Health IT Roundup—Apple Heart Study enrolls more than 400,000; Teladoc cuts net losses to $23M

Apple Watch
Apple and Stanford have enrolled 400,000 in a study of the Apple Watch pulse sensor. (Pixabay)

Apple-Stanford heart study enrolls 400,000

Stanford Medicine and Apple have enrolled more than 400,000 participants in a study to see if the Apple Watch can predict a patient's risk of heart attack or stroke. 

The Silicon Valley duo has closed enrollment in a study launched late last year that uses the Apple Watch to track heart rates. Researchers want to determine if the wearable can be used to identify atrial fibrillation earlier.

Researchers said the study has entered the final phase of data collection and will be completed early next year.

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“We hope this study will help us better understand how wearable technologies can inform precision health,” said Lloyd Minor, M.D., dean of the Stanford School of Medicine. “These new tools, which have the potential to predict, prevent and manage disease, are finally within our reach.” (Release)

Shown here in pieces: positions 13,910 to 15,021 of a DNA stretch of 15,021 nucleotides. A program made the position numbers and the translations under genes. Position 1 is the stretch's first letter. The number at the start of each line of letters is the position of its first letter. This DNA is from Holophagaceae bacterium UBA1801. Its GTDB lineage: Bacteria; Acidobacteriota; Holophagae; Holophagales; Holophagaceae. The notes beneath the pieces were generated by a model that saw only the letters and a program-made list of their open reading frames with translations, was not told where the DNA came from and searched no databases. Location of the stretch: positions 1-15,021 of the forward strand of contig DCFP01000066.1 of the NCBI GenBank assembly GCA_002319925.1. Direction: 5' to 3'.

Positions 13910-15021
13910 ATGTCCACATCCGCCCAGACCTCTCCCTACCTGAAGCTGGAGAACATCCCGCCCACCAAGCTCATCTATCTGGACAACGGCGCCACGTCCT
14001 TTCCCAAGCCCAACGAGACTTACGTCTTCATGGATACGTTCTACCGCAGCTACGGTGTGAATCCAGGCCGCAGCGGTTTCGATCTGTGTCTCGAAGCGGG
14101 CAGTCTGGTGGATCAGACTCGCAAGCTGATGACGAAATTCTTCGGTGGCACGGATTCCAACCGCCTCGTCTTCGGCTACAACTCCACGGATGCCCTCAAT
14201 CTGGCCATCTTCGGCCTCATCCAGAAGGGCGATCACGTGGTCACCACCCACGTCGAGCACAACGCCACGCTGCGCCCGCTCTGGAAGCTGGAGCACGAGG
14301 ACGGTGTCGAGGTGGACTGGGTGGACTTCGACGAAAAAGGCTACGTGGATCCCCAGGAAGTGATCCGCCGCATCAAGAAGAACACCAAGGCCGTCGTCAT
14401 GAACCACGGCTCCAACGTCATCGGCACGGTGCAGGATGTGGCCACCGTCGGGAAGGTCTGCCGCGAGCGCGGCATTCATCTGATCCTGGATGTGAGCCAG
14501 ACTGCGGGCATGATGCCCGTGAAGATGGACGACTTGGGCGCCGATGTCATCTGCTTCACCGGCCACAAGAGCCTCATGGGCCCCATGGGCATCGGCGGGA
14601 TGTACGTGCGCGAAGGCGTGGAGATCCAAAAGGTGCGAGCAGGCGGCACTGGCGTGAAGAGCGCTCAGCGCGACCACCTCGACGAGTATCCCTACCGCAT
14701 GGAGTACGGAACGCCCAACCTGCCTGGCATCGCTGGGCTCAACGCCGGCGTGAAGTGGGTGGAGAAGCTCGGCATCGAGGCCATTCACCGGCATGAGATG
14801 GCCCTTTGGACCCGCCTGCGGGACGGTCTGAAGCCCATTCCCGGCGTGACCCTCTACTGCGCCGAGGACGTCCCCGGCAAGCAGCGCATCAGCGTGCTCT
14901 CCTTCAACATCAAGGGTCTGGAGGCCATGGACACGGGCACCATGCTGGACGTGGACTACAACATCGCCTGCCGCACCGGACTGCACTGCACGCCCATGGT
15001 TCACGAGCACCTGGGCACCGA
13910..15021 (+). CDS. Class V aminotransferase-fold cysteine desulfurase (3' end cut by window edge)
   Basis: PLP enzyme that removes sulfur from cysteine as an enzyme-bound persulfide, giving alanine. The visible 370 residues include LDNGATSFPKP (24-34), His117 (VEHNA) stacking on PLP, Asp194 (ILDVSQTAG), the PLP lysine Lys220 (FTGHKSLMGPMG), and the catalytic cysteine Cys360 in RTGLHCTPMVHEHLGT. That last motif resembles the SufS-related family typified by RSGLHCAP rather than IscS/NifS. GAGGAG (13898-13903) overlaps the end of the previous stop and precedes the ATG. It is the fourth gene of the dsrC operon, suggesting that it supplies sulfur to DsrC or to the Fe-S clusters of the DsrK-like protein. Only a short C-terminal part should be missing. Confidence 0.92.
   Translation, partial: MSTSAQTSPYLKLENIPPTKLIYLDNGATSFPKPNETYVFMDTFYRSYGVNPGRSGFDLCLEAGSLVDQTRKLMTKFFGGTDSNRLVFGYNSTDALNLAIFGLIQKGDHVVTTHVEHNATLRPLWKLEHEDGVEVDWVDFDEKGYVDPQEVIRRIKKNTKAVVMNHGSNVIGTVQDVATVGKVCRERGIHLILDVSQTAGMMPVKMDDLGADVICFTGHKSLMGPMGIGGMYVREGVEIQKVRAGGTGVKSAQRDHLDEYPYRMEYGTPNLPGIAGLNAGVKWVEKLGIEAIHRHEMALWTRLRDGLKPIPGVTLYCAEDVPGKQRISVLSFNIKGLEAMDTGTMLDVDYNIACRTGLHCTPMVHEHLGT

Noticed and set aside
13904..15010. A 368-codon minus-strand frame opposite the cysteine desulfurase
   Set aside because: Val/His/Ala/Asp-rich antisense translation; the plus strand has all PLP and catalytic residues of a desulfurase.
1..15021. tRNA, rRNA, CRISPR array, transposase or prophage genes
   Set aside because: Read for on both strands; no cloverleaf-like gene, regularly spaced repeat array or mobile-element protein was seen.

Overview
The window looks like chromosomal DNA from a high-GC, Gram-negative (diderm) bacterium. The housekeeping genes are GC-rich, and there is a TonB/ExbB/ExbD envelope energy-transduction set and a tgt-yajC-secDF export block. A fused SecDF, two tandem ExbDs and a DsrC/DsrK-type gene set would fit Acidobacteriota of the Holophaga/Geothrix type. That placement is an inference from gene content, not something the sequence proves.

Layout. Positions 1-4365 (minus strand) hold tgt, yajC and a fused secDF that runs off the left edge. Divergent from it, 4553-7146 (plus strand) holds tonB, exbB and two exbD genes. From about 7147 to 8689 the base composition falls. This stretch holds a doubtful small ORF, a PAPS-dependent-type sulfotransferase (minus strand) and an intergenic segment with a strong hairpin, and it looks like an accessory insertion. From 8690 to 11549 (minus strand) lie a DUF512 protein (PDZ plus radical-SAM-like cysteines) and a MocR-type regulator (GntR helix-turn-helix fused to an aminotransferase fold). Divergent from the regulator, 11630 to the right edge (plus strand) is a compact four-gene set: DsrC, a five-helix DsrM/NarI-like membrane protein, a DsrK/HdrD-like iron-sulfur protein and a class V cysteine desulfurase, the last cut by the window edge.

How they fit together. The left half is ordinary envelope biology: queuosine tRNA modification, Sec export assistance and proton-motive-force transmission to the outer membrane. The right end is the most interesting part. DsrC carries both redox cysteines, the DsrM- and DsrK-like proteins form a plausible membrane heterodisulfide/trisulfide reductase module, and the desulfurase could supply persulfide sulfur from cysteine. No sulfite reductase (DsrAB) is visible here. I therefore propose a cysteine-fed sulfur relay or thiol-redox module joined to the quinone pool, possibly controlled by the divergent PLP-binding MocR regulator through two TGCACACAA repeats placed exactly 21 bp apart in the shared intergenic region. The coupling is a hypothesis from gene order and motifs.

Teladoc’s Q3 revenue grows 62%

Teladoc reported a 62% jump in year-over-year revenues in the third quarter, bringing in $111 million and a total membership of more than 22 million.

Total visits increased 44%, reaching 439 million. Still, the telehealth company took a net loss of $23.3 million, down from $31.3 million during the same quarter last year.

The company expects year-end revenues to exceed $414 million. (Filing)

Daylight saving time disrupts EHRs

Despite advances in EHR technology, the systems haven’t found a solution for one biannual stumbling block: daylight saving time.

Each year, when the clocks roll back, the time change causes strange quirks, ranging from deleted records, provider workarounds and even paper records.

“It’s mind-boggling,” Mark Friedberg, M.D., a senior physician policy researcher at the Rand Corp., told Kaiser Health News.

“We expect electronics to handle something as simple as a time change,” he added. “Nobody is surprised by daylight savings time. They have years to prep. Only, surprise, it hasn’t been fixed.” (KHN article)

An FAQ on newly approved telehealth check-ins

Telehealth proponents are rejoicing over new virtual check-ins approved for reimbursement under Medicare’s new physician payment rules, and Foley & Lardner attorney Nate Lacktman has a quick rundown of frequently asked questions around the new regulation.

Lacktman answers questions about modalities, patient copayments and restrictions. (FAQ)

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